Effective Companies Live Their Messages


Voice is what we craft to tell a story. But, says Aarron Walter (@aarron), user experience lead for MailChimp and author of Designing for Emotions, we’ve been faced with a lot of companies telling us dishonest stories.

In fact, we’ve been told tons of dishonest corporate stories. In a presentation “The Real Me: Crafting Honest Customer Relationships” at Future Insights Live in Las Vegas, Walter gave the following examples:

  • Vitamin Water, which is sold as a healthy drink, has the same sugar content as a Coke.
  • BP says it’s an environmentally conscious oil company, yet it caused the world’s worst oil spill.
  • Bank of America sells American values but was instrumental in the destruction of our economy.

Contends Walter: When you tell a story, but the customers see something different, it’s dishonest.

Honesty Sells

Contrary to historic advertising practices, being childlike, honest, authentic, personal and kind are all advantages in business today. It’s no longer advantageous to pull a fast one on your audience. And thus the way companies crafts their stories has changed:

The old method: Company speaks its message over and over until it’s the truth.

The new method: Company lives its story, and in doing so creates a relationship with customers.

A value system is how you live your life. To create a value system for a company, you start with your own values and turn them into values for all, explains Walter. Personal stories are possible for even the largest companies. In his presentation, Walter showed a video from GE where mechanics and engineers talked about how they took so much pride in building jet engines.

It’s worth it to you to inject a personality into your product design, said Walter. It provides the following benefits:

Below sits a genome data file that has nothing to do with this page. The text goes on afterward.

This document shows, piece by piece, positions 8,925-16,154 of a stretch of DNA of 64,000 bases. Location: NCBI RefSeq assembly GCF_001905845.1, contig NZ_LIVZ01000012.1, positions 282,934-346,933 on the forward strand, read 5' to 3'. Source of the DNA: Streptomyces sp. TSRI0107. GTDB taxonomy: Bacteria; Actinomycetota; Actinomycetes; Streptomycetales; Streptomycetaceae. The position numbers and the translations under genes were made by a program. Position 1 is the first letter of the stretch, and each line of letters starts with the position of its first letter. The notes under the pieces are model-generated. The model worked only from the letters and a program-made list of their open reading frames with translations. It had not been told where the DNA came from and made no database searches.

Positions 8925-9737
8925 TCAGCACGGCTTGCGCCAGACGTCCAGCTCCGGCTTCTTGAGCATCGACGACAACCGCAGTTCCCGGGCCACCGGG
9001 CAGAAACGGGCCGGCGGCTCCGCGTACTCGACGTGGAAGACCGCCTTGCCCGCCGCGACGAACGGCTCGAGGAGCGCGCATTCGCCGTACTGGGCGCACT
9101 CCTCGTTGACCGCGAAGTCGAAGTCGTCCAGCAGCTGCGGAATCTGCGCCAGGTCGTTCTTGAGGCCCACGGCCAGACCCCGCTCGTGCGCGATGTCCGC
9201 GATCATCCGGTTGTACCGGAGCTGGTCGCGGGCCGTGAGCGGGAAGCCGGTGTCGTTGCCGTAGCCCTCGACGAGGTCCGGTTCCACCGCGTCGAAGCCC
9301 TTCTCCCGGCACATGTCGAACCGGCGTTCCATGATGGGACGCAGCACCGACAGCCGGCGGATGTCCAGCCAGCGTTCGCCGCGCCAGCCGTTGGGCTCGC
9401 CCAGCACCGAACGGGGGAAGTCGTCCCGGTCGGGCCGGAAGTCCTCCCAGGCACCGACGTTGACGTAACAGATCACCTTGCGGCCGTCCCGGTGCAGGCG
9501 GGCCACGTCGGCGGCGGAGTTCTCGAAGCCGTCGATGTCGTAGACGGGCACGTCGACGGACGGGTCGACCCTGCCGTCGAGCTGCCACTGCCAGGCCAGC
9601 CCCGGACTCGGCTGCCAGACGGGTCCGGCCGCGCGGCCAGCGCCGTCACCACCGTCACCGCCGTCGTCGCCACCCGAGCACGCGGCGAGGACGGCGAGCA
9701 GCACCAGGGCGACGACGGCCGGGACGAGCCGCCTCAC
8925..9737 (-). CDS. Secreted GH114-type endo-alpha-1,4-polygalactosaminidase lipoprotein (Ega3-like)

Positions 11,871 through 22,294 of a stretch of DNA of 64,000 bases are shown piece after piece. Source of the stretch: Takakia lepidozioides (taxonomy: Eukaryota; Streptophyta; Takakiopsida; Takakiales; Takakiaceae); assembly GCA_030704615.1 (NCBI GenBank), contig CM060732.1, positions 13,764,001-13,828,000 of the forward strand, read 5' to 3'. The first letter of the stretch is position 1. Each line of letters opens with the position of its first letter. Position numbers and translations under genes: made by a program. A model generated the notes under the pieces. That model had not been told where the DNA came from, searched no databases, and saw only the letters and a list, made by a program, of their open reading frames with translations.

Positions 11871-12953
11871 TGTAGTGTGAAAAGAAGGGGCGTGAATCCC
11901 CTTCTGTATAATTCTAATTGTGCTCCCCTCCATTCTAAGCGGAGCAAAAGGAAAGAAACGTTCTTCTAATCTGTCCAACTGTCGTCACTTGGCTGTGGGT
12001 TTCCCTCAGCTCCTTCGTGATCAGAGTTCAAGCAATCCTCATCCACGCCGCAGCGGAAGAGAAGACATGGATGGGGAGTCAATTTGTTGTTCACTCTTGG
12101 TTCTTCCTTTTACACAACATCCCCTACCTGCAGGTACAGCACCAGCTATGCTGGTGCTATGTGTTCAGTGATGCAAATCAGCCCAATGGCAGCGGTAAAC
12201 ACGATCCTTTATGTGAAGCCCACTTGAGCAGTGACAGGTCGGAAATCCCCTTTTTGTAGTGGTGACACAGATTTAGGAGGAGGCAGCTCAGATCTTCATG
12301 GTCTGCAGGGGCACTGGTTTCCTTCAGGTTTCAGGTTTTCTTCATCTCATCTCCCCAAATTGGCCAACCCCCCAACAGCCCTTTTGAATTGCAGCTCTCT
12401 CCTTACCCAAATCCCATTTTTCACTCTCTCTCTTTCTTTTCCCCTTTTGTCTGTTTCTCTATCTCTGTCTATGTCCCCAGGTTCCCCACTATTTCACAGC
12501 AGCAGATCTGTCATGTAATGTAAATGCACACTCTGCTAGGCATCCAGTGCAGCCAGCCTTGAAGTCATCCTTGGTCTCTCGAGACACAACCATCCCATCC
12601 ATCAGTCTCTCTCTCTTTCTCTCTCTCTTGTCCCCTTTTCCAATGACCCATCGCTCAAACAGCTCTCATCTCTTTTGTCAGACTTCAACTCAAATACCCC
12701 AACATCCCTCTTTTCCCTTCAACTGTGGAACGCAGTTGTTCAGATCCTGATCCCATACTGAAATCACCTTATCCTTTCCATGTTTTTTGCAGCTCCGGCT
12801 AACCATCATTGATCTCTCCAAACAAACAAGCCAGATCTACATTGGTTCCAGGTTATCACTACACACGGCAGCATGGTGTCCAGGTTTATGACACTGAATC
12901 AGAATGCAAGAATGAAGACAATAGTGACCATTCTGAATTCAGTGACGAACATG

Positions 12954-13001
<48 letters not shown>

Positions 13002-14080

• Stand Out: Personality-driven products and features allows you to differentiate yourself. Walter used the example of the travel service Hipmunk and its “agony” index for flight choice.
  • Emotion and Memory: People will always remember the way you made them feel. They might not always remember what you said.
  • Find Your tTribe: Personality brings people to you. Some personalities don’t match. But humans want to belong and be part of a tribe. If you design a solution for everyone, you find no one. You need to pick an audience.
  • Passion: You’ll discover passion in your users. They will often supply the stories, content and ideas, and be the advocates for your company and its products.

Developing a Design Persona

When building a product for an audience, we always ask, “Who are they?” What we should be asking is “Who are we?” Walter suggests asking yourself, “What is the personality you want to have to draw other people in to participate?”

Create a design persona, he says, which is a document that helps you understand your brand voice and traits. It guides you on all communications, design and development choices. Ask questions about your business (e.g., Are you fun, serious or silly?) Your decisions for your design persona will help you make other decisions more quickly.

MailChimp did this for its own brand and made it public at the site Voice and Tone. The site illustrates different kinds of content and communications situations, and the appropriate response.

A design persona makes it easier to hire someone, as well. If you have a common value system and common personality, it makes it more consistent to hire the people that will fit in with those corporate values and personality.

Trying to be everything to everyone lacks personality. If you face scary things, like injecting personality into your business, it can make you remarkable. And being remarkable means you’ll face the fact that some people won’t like you. Quoting Seth Godin, Walter said, “Criticism comes to those who stand out.”